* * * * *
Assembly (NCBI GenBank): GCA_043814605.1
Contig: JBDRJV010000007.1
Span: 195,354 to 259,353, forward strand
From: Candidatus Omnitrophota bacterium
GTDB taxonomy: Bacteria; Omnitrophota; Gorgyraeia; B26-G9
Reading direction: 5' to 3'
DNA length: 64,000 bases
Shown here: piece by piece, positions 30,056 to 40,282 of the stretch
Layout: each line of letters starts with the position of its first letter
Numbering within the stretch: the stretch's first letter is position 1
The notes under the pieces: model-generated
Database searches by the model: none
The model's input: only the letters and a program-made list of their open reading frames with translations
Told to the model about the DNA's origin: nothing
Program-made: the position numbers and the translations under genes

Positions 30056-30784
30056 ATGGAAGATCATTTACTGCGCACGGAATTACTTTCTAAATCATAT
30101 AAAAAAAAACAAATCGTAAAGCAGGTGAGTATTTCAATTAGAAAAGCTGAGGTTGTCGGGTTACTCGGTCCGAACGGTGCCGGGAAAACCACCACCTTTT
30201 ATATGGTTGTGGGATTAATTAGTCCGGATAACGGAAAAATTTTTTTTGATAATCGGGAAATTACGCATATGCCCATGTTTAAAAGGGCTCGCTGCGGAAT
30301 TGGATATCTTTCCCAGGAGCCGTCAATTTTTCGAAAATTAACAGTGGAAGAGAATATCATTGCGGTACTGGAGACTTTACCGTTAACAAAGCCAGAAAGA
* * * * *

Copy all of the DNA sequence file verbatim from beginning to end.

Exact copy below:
Assembly (NCBI GenBank): GCA_043814605.1
Contig: JBDRJV010000007.1
Span: 195,354 to 259,353, forward strand
From: Candidatus Omnitrophota bacterium
GTDB taxonomy: Bacteria; Omnitrophota; Gorgyraeia; B26-G9
Reading direction: 5' to 3'
DNA length: 64,000 bases
Shown here: piece by piece, positions 30,056 to 40,282 of the stretch
Layout: each line of letters starts with the position of its first letter
Numbering within the stretch: the stretch's first letter is position 1
The notes under the pieces: model-generated
Database searches by the model: none
The model's input: only the letters and a program-made list of their open reading frames with translations
Told to the model about the DNA's origin: nothing
Program-made: the position numbers and the translations under genes

Positions 30056-30784
30056 ATGGAAGATCATTTACTGCGCACGGAATTACTTTCTAAATCATAT
30101 AAAAAAAAACAAATCGTAAAGCAGGTGAGTATTTCAATTAGAAAAGCTGAGGTTGTCGGGTTACTCGGTCCGAACGGTGCCGGGAAAACCACCACCTTTT
30201 ATATGGTTGTGGGATTAATTAGTCCGGATAACGGAAAAATTTTTTTTGATAATCGGGAAATTACGCATATGCCCATGTTTAAAAGGGCTCGCTGCGGAAT
30301 TGGATATCTTTCCCAGGAGCCGTCAATTTTTCGAAAATTAACAGTGGAAGAGAATATCATTGCGGTACTGGAGACTTTACCGTTAACAAAGCCAGAAAGA